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'Antiques Roadshow' of guns comes to Medora

Area gun enthusiats who have always wondered how much that gun passed down from generation to generation is worth will have the opportunity to find out next weekend in Medora.

The North Dakota Cowboy Hall of Fame will host its second annual Gun Road Show for gun owners with one of the nation's top firearms experts on June 13 and 14 in Medora.

Gun owners from throughout the region are invited to dig out their family heirlooms and have them evaluated by firearms experts in something of an "Antique's Roadshow" for firearms.

"We started it last year and I think we will continue it every year. It was very popular," said Darrel Dorgan, executive director of the NDCHF. "It was really surprising the type of things that showed up."

Dorgan said among the firearms that were brought in last year was a Flintlock made in Holland in the mid-1600s and a couple other firearms that were valued at between $15,000-$20,000.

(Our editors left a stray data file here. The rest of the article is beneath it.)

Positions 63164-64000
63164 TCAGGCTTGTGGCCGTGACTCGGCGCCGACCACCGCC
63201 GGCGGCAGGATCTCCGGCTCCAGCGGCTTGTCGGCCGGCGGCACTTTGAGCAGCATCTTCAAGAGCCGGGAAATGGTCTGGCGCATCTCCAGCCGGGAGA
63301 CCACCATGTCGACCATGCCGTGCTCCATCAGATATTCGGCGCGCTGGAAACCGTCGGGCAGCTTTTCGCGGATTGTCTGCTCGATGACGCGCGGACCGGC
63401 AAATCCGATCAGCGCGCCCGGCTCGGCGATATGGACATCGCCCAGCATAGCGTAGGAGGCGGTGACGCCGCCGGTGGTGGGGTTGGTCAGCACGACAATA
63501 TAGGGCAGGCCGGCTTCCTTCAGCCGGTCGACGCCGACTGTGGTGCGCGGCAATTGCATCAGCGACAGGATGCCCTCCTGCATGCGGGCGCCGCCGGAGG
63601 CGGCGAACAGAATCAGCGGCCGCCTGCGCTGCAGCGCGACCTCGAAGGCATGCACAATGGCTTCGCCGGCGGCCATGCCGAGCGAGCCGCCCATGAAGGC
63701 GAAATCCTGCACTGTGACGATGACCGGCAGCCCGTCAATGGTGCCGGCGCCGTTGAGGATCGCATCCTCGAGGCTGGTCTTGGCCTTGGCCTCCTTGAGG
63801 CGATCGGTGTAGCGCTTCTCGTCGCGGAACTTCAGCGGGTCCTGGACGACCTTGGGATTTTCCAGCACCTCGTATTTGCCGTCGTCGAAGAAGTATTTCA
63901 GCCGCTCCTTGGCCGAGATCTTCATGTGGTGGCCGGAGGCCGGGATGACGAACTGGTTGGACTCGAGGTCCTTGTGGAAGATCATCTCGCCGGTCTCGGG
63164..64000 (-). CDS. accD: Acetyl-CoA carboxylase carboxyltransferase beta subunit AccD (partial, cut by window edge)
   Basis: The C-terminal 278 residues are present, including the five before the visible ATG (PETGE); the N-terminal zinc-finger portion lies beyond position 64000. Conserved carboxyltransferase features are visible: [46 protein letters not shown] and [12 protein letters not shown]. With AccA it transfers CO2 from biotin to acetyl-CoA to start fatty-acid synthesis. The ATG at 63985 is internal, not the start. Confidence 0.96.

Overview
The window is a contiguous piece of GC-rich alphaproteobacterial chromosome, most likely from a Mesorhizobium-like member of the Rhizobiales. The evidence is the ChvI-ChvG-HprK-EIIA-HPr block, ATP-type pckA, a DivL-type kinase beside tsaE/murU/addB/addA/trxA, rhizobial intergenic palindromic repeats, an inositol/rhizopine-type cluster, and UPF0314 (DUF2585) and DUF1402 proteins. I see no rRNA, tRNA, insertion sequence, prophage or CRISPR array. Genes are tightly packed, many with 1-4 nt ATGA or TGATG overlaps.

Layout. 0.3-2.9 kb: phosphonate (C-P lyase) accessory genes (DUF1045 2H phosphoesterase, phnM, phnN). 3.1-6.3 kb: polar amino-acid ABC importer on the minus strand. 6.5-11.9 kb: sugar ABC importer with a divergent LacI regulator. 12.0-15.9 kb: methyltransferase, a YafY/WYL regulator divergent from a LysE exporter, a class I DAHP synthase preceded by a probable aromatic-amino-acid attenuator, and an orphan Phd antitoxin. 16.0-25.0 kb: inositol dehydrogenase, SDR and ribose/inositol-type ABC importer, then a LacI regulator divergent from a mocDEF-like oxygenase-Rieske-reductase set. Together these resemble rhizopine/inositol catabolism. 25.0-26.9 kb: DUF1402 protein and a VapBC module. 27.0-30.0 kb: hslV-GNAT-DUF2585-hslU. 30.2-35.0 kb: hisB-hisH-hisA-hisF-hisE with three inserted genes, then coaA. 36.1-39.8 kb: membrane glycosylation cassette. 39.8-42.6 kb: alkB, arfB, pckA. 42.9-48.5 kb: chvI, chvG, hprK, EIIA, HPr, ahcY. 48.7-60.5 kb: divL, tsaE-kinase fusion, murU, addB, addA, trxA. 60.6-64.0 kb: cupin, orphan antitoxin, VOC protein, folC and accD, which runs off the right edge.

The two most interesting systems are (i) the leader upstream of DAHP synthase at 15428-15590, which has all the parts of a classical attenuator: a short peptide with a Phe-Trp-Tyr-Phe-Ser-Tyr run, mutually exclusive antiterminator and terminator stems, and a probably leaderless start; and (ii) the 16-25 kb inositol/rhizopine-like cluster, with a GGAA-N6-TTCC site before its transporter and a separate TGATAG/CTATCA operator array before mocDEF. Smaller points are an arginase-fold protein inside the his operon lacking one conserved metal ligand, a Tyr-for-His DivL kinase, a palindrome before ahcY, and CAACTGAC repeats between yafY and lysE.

Doing the valuation is National Firearms Museum Curator Doug Wicklund and his team.

Wicklund, who is a noted author who has written extensively about firearms and is often seen on the History Channel, will tell gun owners who have questions, what they have, what it's worth and where it came from.

Joining Wicklund will be historian and firearms collector Gerald Groenewold, of Grand Forks and Mark Halvorson of the North Dakota State Historical Society.

"They can do incredible ... They can tell you where a firearm was made, what its history is," Dorgan said.

Wicklund and the National Rifle Association, in a cooperative effort with the State Historical Society provided the guns for the "Guns of Dakota" exhibit at the NDCHF last summer. Also on display this year is a .36 caliber Colt that once belonged to "Buffalo Bill" Cody.

Those interested in getting their guns valued can do so from 1-4 p.m. on June 13 and from noon-3 p.m. on Sunday at the NDCHF in Medora.

Access will be on a first-come, first-serve basis and all guns will have to be inspected and tagged at the door before they can be brought into the museum.

"It's kind of a fun thing to do," Dorgan said. "Everybody's got grandma's gun or grandpa's gun in the closet and they've got all kinds of stories about it, and where it came from and what it might be worth. Well this is the opportunity."